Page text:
ASB 194 Lecture 3 new

ASB 194 Lecture 3 new - Lecture 3 SOME THINGS DARWIN DIDNT...

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Lecture 3. SOME THINGS DARWIN DIDNT KNOW ABOUT: I. Heredity and genetics: Darwin did not know of the existence of genes , although he knew that some kind of material, termed germ plasm, was passed from parent to offspring. It was thought that the process of inheritance involved some kind of blending of traits from each parent. Blending was a problem for the theory of natural selection, because if blending occurred, variation (a key component of the theory) would continuously be diluted through mating---eventually every organism would be the same. How could red birds ever evolve from green ones? The first bird with a little red on it would immediately have the trait swamped by the population of birds carrying the green trait. Gregor Mendel’s main contribution was that he discovered and demonstrated experimentally that traits were inherited as distinct, non- blending units: this is called the principle of particulate inheritance. He demonstrated some of these principles with his experiments with pea plants. What Mendel and successive molecular biologists showed is that: 1) Biological traits are coded for by sequences of DNA called genes . 2) Genes for each trait come in pairs. In sexually reproducing organisms, one member of the pair comes from the mother’s ova, the other member from the father’s sperm. The character received from the mother and father can be the same or different. 3) The gametes produced by any adult have only one copy of each gene, and the probability of the gamete carrying either of the two parental copies is 50%. 4) Often one of the two genes for each trait is dominant to the other and determines the final observed trait. The unobserved trait (and the gene that codes for it) is called recessive . Only when two forms of the recessive gene are present in an individual do we observe the recessive form of the trait. 5) Strings of genes are stuck together on structures called chromosomes .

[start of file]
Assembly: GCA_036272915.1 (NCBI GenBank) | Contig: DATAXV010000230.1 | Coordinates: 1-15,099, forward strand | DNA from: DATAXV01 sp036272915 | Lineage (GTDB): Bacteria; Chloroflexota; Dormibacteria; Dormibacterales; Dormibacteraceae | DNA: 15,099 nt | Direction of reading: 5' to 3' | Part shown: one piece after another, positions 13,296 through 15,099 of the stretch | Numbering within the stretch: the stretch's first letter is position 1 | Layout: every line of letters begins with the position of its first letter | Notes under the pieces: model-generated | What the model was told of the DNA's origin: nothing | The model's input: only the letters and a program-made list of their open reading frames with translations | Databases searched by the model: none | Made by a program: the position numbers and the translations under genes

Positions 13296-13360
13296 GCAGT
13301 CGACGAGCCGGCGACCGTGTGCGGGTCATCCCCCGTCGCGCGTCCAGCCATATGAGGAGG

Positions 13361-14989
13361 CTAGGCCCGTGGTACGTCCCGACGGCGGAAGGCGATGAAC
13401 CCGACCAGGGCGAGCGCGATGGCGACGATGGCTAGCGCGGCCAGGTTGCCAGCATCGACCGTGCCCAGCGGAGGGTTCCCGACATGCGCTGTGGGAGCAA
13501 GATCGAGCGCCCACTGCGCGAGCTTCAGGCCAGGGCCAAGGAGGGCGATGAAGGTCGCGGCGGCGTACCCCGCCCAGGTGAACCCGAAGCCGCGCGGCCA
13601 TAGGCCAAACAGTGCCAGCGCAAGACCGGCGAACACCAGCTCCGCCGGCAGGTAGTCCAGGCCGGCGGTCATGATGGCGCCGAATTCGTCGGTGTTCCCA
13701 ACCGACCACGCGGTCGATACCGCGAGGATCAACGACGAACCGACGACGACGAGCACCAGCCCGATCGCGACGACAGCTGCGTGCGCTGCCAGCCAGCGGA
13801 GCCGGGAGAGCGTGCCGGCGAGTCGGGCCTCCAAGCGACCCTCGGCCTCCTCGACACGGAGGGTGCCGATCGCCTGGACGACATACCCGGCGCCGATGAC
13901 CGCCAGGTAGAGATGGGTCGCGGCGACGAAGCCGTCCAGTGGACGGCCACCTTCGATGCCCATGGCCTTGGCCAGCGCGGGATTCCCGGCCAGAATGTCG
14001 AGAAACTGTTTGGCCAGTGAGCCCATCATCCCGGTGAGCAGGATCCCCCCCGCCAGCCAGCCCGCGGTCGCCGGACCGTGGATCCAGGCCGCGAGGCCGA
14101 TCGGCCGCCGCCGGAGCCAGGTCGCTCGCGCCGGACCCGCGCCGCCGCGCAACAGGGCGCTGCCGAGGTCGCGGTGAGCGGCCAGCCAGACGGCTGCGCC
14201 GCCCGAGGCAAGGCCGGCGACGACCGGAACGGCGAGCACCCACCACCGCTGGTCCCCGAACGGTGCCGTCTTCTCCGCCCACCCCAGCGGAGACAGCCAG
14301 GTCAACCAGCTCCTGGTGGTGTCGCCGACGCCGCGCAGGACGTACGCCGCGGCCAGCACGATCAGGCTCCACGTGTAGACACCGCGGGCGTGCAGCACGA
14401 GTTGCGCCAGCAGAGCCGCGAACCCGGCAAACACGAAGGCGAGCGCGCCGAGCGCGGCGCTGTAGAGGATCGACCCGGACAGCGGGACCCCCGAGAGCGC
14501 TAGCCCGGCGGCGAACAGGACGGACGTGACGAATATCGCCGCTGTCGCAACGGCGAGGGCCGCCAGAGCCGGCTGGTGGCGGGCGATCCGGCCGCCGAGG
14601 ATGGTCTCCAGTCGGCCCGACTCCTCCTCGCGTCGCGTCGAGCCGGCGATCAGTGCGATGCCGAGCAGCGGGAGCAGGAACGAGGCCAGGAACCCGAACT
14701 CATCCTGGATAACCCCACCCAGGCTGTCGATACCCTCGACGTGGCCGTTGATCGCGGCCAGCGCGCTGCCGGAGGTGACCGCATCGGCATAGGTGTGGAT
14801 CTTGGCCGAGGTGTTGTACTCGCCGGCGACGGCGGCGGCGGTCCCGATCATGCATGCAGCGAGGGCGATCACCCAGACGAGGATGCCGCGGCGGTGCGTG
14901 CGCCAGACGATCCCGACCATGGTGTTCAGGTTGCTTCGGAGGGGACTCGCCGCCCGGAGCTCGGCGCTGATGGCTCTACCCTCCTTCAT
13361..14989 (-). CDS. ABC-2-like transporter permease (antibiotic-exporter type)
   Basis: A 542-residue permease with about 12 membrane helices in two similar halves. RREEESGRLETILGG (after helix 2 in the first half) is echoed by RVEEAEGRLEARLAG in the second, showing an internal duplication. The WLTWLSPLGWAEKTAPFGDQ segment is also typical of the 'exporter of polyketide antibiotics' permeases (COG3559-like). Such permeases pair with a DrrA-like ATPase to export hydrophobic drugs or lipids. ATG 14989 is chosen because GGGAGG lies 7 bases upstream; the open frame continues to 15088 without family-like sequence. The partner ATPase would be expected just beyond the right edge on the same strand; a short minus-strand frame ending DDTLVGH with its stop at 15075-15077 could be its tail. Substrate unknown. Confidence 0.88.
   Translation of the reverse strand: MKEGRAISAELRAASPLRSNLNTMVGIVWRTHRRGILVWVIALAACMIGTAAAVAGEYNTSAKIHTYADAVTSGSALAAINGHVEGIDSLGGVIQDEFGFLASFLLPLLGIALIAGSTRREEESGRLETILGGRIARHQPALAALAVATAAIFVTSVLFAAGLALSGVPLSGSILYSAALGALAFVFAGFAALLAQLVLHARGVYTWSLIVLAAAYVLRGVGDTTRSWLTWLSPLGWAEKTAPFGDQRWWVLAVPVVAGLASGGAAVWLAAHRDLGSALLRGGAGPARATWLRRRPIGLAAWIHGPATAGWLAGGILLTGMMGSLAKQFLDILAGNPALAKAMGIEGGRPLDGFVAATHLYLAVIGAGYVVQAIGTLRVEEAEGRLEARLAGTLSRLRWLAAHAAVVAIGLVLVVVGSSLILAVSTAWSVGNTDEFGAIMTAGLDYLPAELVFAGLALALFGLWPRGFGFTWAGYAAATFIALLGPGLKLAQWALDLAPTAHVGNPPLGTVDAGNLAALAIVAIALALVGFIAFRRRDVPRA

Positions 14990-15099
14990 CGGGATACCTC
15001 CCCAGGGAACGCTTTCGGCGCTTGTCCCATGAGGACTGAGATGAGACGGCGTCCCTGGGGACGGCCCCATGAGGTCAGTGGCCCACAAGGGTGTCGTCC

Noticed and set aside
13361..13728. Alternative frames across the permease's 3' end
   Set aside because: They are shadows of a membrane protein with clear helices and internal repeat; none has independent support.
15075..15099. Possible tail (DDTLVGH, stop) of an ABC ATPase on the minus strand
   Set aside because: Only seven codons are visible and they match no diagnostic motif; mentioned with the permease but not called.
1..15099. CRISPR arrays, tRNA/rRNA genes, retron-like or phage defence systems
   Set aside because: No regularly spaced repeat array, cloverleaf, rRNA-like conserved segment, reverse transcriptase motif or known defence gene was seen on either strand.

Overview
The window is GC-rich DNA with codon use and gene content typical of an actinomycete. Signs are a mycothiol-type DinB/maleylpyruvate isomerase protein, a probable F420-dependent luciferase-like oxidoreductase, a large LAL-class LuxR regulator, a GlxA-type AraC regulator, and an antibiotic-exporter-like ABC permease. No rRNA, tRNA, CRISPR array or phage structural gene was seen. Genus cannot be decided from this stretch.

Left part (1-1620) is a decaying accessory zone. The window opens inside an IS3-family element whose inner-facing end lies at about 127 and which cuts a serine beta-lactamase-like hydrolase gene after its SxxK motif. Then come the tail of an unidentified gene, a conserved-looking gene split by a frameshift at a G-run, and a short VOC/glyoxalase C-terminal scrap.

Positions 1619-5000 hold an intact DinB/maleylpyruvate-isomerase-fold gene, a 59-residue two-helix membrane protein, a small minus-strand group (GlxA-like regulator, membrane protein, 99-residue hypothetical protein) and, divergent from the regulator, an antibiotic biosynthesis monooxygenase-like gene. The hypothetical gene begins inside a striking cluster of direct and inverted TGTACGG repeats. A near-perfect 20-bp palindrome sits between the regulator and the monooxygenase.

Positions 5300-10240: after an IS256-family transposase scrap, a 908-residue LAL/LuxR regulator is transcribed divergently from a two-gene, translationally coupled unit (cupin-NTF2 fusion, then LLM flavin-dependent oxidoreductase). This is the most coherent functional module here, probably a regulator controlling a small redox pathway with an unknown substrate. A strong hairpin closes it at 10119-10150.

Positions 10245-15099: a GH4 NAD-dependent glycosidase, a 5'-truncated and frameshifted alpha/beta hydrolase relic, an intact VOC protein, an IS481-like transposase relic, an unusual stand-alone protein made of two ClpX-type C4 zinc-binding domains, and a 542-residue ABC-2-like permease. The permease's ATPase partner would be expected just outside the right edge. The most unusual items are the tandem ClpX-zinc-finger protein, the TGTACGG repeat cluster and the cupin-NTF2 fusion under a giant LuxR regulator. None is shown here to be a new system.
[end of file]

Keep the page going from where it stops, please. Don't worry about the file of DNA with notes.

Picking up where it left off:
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Humans have 23 pairs of chromosomes each with about 60,000 genes that code for protein products. 6) Different genes for different traits generally assort independently of each other. Thus knowing that the mother has passed on one form of a gene does not tell us which other gene forms she has contributed. (eg. The genes for hair color are passed on independently of the genes for blood type). 7) Genes are DNA and generally code for single protein chains. A single protein rarely results in any observable trait (just as a single ingredient cannot make a cake). But changes in a single gene can change some aspect of the observed trait (just like substituting salt for sugar drastically changes the flavor of a chocolate cake even though it is still a cake). Thus the observed trait, phenotype , is partially determined by the genotype. Deoxyribonucleic acid (DNA) is a nucleic acid that contains the genetic instructions
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ASB 194 Lecture 3 new - Lecture 3 SOME THINGS DARWIN DIDNT...

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